How JustAnswer Works:
  • Ask an Expert
    Experts are full of valuable knowledge and are ready to help with any question. Credentials confirmed by a Fortune 500 verification firm.
  • Get a Professional Answer
    Via email, text message, or notification as you wait on our site.
    Ask follow up questions if you need to.
  • 100% Satisfaction Guarantee
    Rate the answer you receive.
Ask Maverick Your Own Question
Maverick, Attorney
Category: Legal
Satisfied Customers: 6392
Experience:  20 years experience as a civil trial and appellate lawyer
Type Your Legal Question Here...
Maverick is online now
A new question is answered every 9 seconds

I have installed 2 pool lifts at a hotel contractor. Cost

Customer Question

I have installed 2 pool lifts at a hotel for a contractor. Cost $14,000 have not been paid and can not get any response from contractor. Can I remove lifts without getting arrested
Submitted: 1 year ago.
Category: Legal
Expert:  Maverick replied 1 year ago.

Welcome to Just Answer (“JA”)! My name is Maverick.

Please note: (1) If you want legal advice, you must consult with a local attorney in person before acting or deciding not to act based on any information given here; and (2) I answer most questions within the hour. However, if I am not signed on, please allow up to 24 hours. By continuing, you confirm that you understand and agree to these terms and JA’s site disclaimers presented to you earlier.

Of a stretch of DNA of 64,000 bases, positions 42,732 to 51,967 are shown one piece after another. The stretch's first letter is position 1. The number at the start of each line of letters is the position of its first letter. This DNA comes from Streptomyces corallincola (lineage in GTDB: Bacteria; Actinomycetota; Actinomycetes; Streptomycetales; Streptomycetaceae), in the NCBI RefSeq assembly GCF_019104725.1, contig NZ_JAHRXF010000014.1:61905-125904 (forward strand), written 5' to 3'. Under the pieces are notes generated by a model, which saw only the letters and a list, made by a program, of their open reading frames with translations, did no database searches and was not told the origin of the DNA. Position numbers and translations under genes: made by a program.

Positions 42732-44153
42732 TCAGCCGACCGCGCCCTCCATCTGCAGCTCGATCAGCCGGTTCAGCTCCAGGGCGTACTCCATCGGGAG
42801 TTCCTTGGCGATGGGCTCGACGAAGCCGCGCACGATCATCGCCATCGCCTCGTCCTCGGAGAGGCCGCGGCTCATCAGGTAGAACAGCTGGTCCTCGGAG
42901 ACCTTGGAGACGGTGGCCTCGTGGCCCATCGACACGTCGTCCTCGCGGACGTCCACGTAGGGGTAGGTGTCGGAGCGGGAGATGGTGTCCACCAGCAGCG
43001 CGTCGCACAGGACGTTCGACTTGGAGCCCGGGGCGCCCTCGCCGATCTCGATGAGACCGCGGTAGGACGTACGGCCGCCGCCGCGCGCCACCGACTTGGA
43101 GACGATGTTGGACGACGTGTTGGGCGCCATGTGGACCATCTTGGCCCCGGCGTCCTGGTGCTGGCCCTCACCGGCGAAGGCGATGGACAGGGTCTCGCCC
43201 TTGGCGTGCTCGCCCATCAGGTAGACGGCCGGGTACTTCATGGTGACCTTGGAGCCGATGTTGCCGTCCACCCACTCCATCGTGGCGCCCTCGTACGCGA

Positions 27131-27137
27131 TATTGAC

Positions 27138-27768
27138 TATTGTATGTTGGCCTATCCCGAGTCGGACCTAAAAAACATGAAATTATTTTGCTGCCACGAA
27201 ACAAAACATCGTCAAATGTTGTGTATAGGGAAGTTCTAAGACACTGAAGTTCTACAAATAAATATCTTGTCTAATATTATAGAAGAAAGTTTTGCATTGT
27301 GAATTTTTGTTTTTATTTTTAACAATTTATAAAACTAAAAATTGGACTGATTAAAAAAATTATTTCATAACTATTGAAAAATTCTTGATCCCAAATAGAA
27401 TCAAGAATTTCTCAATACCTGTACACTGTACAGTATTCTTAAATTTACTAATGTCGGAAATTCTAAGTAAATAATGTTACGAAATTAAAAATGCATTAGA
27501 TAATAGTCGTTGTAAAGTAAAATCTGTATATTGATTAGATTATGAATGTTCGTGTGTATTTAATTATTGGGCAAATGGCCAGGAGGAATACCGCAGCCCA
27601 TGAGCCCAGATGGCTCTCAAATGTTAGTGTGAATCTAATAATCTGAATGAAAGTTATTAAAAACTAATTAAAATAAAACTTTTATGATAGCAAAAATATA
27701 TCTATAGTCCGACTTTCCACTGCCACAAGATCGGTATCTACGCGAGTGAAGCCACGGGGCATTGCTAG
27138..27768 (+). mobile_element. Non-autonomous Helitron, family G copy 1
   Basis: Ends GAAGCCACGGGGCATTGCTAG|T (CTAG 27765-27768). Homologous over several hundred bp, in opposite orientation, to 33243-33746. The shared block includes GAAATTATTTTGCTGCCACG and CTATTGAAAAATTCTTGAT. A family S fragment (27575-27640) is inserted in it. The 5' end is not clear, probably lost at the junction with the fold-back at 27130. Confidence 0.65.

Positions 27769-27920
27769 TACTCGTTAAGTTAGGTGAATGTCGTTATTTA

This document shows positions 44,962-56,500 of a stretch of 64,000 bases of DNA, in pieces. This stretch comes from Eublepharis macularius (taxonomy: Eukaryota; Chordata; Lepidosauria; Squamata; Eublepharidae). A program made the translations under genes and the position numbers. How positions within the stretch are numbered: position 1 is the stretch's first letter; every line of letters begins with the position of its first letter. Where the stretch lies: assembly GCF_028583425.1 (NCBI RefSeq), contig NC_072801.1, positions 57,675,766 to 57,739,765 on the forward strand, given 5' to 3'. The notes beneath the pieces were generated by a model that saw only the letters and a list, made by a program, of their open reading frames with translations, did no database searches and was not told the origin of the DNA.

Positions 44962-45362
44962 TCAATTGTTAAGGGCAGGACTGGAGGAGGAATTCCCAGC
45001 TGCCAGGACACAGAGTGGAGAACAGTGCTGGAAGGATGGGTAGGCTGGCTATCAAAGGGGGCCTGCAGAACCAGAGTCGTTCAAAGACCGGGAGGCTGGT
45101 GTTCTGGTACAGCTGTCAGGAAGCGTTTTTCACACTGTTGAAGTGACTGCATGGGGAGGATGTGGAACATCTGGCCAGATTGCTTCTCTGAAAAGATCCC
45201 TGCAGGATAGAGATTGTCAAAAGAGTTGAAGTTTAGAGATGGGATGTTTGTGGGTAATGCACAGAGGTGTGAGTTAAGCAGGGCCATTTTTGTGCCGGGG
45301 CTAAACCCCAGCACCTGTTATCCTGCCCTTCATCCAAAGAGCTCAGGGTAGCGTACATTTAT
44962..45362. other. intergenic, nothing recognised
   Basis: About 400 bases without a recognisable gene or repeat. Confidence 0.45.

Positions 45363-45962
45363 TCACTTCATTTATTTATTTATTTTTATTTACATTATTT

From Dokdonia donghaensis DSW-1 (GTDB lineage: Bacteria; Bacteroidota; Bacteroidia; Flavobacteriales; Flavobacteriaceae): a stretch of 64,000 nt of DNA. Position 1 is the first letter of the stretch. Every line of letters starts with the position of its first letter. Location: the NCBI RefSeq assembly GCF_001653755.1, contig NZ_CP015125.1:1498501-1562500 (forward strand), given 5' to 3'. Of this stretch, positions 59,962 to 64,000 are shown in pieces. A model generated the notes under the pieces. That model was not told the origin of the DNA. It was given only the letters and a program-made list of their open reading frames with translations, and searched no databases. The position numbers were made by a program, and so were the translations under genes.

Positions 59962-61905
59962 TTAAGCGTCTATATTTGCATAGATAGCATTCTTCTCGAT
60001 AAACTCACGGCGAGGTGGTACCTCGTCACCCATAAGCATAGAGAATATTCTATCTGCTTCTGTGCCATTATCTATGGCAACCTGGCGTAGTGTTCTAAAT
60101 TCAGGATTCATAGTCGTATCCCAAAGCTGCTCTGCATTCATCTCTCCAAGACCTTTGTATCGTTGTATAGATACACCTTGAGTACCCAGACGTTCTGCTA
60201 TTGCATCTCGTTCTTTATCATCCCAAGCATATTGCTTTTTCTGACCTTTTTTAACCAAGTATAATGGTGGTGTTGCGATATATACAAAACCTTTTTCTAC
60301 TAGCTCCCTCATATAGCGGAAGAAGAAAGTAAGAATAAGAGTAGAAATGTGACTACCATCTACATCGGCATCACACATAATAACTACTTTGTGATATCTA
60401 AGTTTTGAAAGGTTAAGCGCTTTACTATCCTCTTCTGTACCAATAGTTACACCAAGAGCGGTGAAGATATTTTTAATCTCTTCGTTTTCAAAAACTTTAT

1. Can you please explain what are "pool lifts" and whether removing them would damage the hotel?

Customer: replied 1 year ago.
Pool lift is a devise to lift disabled people into and out of the pool. It is in a small square metal anchor, and the lift just pulls out of the anchor doing no damage and leaving a 3 inch square hole. The hotel was given a cover for this hole when I installed the anchor.
Expert:  Maverick replied 1 year ago.

Okay, thanks for the additional info. Let me look into FL law on this and I will be back...

Expert:  Maverick replied 1 year ago.

Fl. law at this link says in relevant part the following:

713.15 Repossession of materials not used.—If for any reason the completion of an improvement is abandoned or though the improvement is completed, materials delivered are not used therefor, a person who has delivered materials for the improvement which have not been incorporated therein and for which he or she has not received payment may peaceably repossess and remove such materials or replevy the same and thereupon he or she shall have no lien on the real property or improvements and no right against any persons for the price thereof, but shall have the same rights in regard to the materials as if he or she had never parted with their possession. This right to repossess and remove or replevy the materials shall not be affected by their sale, encumbrance, attachment, or transfer from the site of improvement, except that if the materials have been so transferred, the right to repossess or replevy them shall not be effective as against a purchaser or encumbrancer thereof in good faith whose interest therein is acquired after such transfer from the site of the improvement or as against a creditor attaching after such transfer. The right of repossession and removal given by this section shall extend only to materials whose purchase price does not exceed the amount remaining due to the person repossessing but where materials have been partly paid for, the person delivering them may repossess them as allowed in this section on refunding the part of the purchase price which has been paid.